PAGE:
So onwards and upwards to the finale of my educational life.

Something Profound I Wrote About Sound

“There exists a universal truth about sound, one that no creature can escape, one that will always accompany us throughout our lives: an archetypal unity elevated above the plain of awareness. Sound penetrates where no other sense will dare, it occupies space and time ubiquitously, its presence illusive yet monumental in its emotive proficiency.  Sound is fundamental to both how we experience the world and how the world familiarizes ourselves. Sound exists as language and noise, as harmony and cacophony, even as information and sensation.”

The Organism of Art Practice

I’ve been looking at the patterns within my work recently, at rhythms within the themes and purposes, and I have come to see one recurring desire that I have input but never taken full notice of. The desire to create a living space. Work where all the elements, be them sculptural, video, audio or performed (including the involvement of the audience) are, for me, genomes within the molecular structure of the work. Each piece consists of a series of patterns, like a DNA sequence, a system that is somewhat self-organized by the experience of the work itself, or in genetic terms ‘external stimuli.’ I try to use bodies as the separate nucleotide within the DNA molecule, each standing as it’s own complex system whilst becoming a singular part of a greater complexity as well, each consciousness a trigger in the greater complexity of the work, much as each nucleotide is a trigger for the greater structure of the DNA molecule. To simplify I want my work to be alive, or at least have the essence of life.

But how does one create the billions of years of evolution that gave birth to the cell within the constraints of art? My approach has always been to use the senses as the structure of the cell, as if, say, the sculptural element (touch/spacial awareness) is the cell wall, the video (sight) the nucleus and the sound (audible) as the enzymes, and to see what happens when one or more of these parts is limited, distorted or turned of all together, much as scientists do literally. With this in mind my latest work in progress will try to capture these notions and processes, and will be created to work with the patterns and structures formed by the different senses, to mutate and evolve to suit its environment.

Art for me is life, a coherent and conscious entity formed from the thoughts and actions of creative man.

Delusions of Direction

I have come to a point in my practice, and life, where I’m questioning the point in my contempory practice ‘what is the goal?’, ‘is this really what I want to do with my life?’, etcetera ecetera. It comes after an unexpected resit of the last semester of year 3 on my course over summer in which I had many hours to discuss internally about where I felt my desires and creativity really fell, in art or in music?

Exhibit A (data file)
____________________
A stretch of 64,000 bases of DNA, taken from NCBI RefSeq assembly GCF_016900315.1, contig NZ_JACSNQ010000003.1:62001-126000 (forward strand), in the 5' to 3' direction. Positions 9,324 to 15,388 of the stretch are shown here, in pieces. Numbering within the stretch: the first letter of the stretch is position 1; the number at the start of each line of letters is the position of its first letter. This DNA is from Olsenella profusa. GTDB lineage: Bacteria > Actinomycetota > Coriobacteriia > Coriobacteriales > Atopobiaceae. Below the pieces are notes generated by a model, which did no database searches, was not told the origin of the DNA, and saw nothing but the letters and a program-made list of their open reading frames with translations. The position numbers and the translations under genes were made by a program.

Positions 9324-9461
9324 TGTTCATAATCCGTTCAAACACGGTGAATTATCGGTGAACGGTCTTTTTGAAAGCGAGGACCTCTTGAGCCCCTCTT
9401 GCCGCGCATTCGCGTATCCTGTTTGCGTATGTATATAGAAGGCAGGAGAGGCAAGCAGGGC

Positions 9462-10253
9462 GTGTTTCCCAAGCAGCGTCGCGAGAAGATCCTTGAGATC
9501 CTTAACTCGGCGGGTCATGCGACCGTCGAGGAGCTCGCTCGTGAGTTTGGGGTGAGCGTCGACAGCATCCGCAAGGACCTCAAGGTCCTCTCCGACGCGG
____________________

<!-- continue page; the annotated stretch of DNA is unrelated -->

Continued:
Now at the beginning of 4th year, ‘the big one’, I am still unsure as to where I am seriously going with my practice, and in some ways don’t know if I’ll ever be sure. How can any creative person be sure of their goal when creativity is such a subjective and wholly temporal state? Writers have ‘writers block’, as artists have a form of ‘creative block’, and I assume all creative people fall prey to this lack of inspiration. I find the difference for me is my personal block comes willingly… well not willingly, but because of my own decisions to question the nature of my practice.

After a lengthy talk with one of my tutors, who in many ways is in the same situation (for lack of a better word) as me in that they are both a working art practitioner and a working musician, I still have no idea where to go, only that the possibility of a merging, a synthesis of my interests and skills, is both inspiring and intrinsic to finding my direction, or just a direction for my practice.

Honestly Channel 4 Is Truely Fucked Up!

Channel 4 have started a new educational series recently about the inner workings of some of the worlds largest animals. ‘Inside Natures Giants’ seems to be a bog-standard labotamy show, where the presenter, Mark Evans, talks you through the live disection of one large animal, describing what is being done and what purpose of the organ ect. is and any unique propperties they may have evolved considering the animals lifestyle.

But what sruck me the most about the show was the dual irony that seemed to posses so much of the editing and general visual language of the documentary, something I’m truely shocked the producers didn’t pick up. For example at the start of each episode we open with a shot of an animals corpse lain on the opperating table(s), the animal is covered by a white sheet, a respectful and senier gesture we often give to the dead and so steriotypical of modern T.V. language, though when thought about it is a strange anthramophic gesture to commit considering the inentions of the cast… to dismember and paraid the animals intestines for our viewing pleasure. Not only this, while the animal is covered and the show is introduced generaly by pressenter Evans, a projection of that animal living in the wild is cast upon the ironically covered corpse, almost mocking the dead beast going ‘look at what fun living is, this is what you’ll never do again.’

Maybe its just me but find this a rather large decoding to miss before the show is aired, or maybe I’m just looking far too into it? All i know is that Channel 4 appear to enjoy the mocking and parading of dead wild animals.